A number of Cisco Optical Interfaces implement Digital Optical Monitoring (DOM) which enables the monitoring of some interesting status values on the interface with the most useful values being the optical receive and transmit powers.
By being able to monitor transmit and receive power levels of optical interfaces you are able to characterise the fibre loss and isolate any unidirectional connectivity issues.
The following link is useful for identifying which optical interfaces support DOM – http://www.cisco.com/en/US/docs/interfaces_modules/transceiver_modules/compatibility/matrix/OL_8031.html
After ping, trace route is probably one of the most common network tools. Be it for fault finding, verification, discovery or testing. Between ping and trace route you can do a lot. Trace route, at it’s most basic sends a series of packets with an ever increasing Time to Live (TTL), starting at TTL=1. Every layer 3 device in the path will decrement this TTL and send a TTL Expired back towards the source if the TTL hits 0, until eventually the packet has a TTL that is long enough that it will reach the end device. The series of returned TTL Expired packets will tell you the path that the packet took.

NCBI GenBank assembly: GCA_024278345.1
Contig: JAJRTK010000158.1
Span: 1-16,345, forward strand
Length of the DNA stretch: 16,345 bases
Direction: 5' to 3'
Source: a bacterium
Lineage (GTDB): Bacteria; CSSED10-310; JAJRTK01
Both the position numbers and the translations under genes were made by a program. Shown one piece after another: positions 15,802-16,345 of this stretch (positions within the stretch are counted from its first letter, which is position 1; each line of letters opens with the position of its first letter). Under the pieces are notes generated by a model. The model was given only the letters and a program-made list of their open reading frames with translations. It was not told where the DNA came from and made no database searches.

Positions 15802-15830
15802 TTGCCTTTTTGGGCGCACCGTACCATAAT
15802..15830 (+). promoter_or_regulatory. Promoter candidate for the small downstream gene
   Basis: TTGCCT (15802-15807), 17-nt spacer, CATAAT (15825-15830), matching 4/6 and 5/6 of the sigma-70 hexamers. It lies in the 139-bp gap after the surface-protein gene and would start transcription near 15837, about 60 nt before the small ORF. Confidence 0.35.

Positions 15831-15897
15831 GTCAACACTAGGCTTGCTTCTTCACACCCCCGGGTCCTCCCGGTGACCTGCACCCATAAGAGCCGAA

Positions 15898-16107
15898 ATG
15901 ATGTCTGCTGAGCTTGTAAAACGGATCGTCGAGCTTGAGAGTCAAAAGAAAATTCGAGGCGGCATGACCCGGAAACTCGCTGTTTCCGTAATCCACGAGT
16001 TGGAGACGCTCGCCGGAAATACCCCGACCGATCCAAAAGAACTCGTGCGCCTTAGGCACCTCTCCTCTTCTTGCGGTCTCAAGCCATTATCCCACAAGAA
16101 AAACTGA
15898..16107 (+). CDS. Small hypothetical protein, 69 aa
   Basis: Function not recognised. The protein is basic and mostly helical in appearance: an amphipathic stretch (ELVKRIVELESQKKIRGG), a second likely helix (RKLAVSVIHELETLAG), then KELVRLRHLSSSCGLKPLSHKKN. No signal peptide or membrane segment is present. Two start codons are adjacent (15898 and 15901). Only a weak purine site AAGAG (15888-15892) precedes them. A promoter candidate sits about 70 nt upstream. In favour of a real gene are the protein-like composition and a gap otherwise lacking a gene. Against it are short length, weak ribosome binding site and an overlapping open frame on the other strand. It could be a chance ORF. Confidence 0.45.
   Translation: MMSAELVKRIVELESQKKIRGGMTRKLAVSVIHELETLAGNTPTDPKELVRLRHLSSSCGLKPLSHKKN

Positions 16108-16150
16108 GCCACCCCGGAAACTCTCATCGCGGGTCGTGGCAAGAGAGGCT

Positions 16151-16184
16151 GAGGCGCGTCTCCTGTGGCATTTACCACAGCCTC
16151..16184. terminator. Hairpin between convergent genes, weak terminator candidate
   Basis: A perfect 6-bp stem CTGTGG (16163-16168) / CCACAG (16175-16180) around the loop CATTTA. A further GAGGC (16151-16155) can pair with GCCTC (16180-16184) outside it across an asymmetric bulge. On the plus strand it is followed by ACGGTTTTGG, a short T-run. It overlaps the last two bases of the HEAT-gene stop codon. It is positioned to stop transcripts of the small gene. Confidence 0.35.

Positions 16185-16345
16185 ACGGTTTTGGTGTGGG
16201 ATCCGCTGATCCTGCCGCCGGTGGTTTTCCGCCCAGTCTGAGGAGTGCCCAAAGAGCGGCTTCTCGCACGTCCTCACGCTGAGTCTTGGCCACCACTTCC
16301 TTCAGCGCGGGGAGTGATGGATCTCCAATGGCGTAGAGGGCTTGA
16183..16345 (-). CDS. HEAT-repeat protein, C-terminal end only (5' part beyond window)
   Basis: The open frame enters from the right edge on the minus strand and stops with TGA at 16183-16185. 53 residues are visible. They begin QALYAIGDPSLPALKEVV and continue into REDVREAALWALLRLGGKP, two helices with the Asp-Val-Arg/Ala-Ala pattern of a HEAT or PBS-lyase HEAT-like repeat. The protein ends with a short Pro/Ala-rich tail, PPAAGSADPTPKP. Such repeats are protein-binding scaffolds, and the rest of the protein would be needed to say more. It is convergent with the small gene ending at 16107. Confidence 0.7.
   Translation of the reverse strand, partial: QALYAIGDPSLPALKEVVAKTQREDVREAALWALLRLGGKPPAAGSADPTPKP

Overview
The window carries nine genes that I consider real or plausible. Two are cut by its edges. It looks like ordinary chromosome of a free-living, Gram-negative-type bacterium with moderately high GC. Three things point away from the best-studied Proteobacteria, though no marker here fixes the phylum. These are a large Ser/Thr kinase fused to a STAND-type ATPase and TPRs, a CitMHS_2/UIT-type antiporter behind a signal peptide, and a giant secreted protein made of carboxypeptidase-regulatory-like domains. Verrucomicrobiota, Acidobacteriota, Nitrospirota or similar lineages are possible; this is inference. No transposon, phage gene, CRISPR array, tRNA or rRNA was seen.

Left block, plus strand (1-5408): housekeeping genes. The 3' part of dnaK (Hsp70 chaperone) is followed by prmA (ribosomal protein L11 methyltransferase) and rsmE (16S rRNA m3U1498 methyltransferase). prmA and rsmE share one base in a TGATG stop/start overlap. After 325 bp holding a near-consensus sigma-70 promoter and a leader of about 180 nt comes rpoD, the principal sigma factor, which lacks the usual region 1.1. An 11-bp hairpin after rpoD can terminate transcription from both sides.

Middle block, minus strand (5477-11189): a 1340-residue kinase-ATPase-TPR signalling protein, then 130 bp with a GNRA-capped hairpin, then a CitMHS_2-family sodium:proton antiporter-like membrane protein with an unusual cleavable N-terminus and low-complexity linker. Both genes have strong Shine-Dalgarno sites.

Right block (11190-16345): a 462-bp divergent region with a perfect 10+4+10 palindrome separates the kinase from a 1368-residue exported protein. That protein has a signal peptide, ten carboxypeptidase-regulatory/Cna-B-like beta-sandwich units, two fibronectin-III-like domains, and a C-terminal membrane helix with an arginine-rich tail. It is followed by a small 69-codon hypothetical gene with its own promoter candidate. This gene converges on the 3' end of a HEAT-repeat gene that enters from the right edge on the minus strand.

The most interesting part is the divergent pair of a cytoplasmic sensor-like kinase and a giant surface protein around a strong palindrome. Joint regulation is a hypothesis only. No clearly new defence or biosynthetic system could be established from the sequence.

Fault finding is an incredibly subjective topic, I can’t think of the perfect fault finding process but there are a number of hints and best practices that a network engineer will pick up over time. From my recent TSHOOT studies, Cisco defines the fault finding process as:
- Define the Problem
- Gather Information
- Analyse Information
- Eliminate Possible Problem Causes
- Formulate a Hypothesis
- Test Hypothesis
- Solve the Problem
This is a good position to start discussing my thoughts about fault finding issues in a network.